The legislative budget actions in Washington and Albany will have an impact on colleges and universities. While the New York State budget is in place through March 2012, final action for the federal fiscal year 2011 that began on October 1, 2010 was just completed last week, and work is underway for the 2012 budget year that will begin next October.
The prolonged battle to conclude the 2011 budget, a process begun in February 2010, finally ended on April 14 after down-to-the-wire votes.
Congress approved a budget that maintains the maximum Pell award at $5,550 for now, although the year-round Pell option, which offered the opportunity for Pell awards for summer attendance, was eliminated. Supplemental Educational Opportunity Grants (SEOG) were preserved in the completed budget with a small cut. Approximately one-third of Canisius’ undergraduates (1,044) currently receive Pell grants. Nearly one in six also received SEOG awards this year.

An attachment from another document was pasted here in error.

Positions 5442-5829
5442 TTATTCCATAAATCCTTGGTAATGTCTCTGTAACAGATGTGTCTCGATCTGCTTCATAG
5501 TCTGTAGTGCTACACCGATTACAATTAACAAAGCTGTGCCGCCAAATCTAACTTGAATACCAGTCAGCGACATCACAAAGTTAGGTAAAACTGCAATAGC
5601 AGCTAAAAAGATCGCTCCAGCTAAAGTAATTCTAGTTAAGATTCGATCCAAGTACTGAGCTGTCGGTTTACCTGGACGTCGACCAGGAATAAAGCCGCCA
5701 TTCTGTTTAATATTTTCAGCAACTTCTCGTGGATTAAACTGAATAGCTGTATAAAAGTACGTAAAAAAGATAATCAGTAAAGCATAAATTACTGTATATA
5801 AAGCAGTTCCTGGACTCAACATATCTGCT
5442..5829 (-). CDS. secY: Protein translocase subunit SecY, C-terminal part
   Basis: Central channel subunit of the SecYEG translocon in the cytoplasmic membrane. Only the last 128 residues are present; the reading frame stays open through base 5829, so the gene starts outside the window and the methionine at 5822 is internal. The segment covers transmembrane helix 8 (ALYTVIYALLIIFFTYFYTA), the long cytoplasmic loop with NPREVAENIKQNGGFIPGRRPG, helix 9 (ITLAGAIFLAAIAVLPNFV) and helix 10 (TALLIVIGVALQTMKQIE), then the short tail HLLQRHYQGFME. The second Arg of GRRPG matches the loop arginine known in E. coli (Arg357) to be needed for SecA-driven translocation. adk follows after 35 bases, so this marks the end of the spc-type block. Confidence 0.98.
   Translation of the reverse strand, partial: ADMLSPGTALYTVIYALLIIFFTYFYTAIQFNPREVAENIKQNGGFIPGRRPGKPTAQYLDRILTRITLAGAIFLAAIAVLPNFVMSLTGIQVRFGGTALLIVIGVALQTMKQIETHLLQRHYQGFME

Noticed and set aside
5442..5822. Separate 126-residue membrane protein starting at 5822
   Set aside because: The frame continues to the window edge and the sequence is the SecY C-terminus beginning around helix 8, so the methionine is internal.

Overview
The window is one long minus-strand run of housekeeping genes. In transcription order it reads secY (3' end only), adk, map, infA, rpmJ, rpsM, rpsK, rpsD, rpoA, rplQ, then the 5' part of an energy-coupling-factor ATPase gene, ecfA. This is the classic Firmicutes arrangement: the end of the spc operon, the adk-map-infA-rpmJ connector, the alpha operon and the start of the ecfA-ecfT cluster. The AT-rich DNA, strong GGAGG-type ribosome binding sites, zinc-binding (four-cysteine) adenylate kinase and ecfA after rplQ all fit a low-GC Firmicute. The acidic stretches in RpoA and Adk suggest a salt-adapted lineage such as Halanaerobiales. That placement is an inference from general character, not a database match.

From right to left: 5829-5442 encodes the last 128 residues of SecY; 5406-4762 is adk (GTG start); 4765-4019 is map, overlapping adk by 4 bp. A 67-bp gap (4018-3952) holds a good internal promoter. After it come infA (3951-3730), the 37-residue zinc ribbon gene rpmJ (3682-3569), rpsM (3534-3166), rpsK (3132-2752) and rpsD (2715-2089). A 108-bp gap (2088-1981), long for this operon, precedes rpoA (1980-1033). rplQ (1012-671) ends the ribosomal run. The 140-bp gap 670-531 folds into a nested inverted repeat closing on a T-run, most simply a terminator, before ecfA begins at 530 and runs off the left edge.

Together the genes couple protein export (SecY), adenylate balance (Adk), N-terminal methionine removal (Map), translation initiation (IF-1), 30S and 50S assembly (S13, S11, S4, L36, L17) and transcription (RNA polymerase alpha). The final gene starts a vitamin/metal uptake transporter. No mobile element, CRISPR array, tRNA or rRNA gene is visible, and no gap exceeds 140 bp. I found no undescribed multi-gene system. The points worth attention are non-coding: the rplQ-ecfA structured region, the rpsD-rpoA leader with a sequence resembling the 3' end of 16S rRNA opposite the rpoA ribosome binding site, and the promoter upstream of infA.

Work on the 2012 federal fiscal year also began in earnest last week with the House’s approval of a budget plan. The House version of the 2012 budget could reduce the maximum Pell grant by up to $550 annually. Democratic leadership in the House has offered an alternative 2012 budget that would maintain the $5,550 annual maximum Pell award. The House’s 2012 budget vote is just one step on the road that will lead to specific appropriations for next year. Final action is months away.
Although Governor Andrew Cuomo and state legislators wrestled with a $10 billion gap in the 2011 budget, student financial aid was not generally affected. In fact, the maximum Tuition Assistance Program (TAP) award was restored to $5,000 annually, after having been cut by $87 last year. While other minor changes in TAP were implemented in the budget, cuts in higher education funding were made mainly to direct funding for colleges and universities. A 10 percent cut in Bundy direct institutional aid to independent colleges and universities will mean a $40,000 cut to Canisius during the next year. Major operational cuts of approximately ten percent were made to the SUNY and CUNY budgets.
Submitted by: Ken Kruly, director, government relations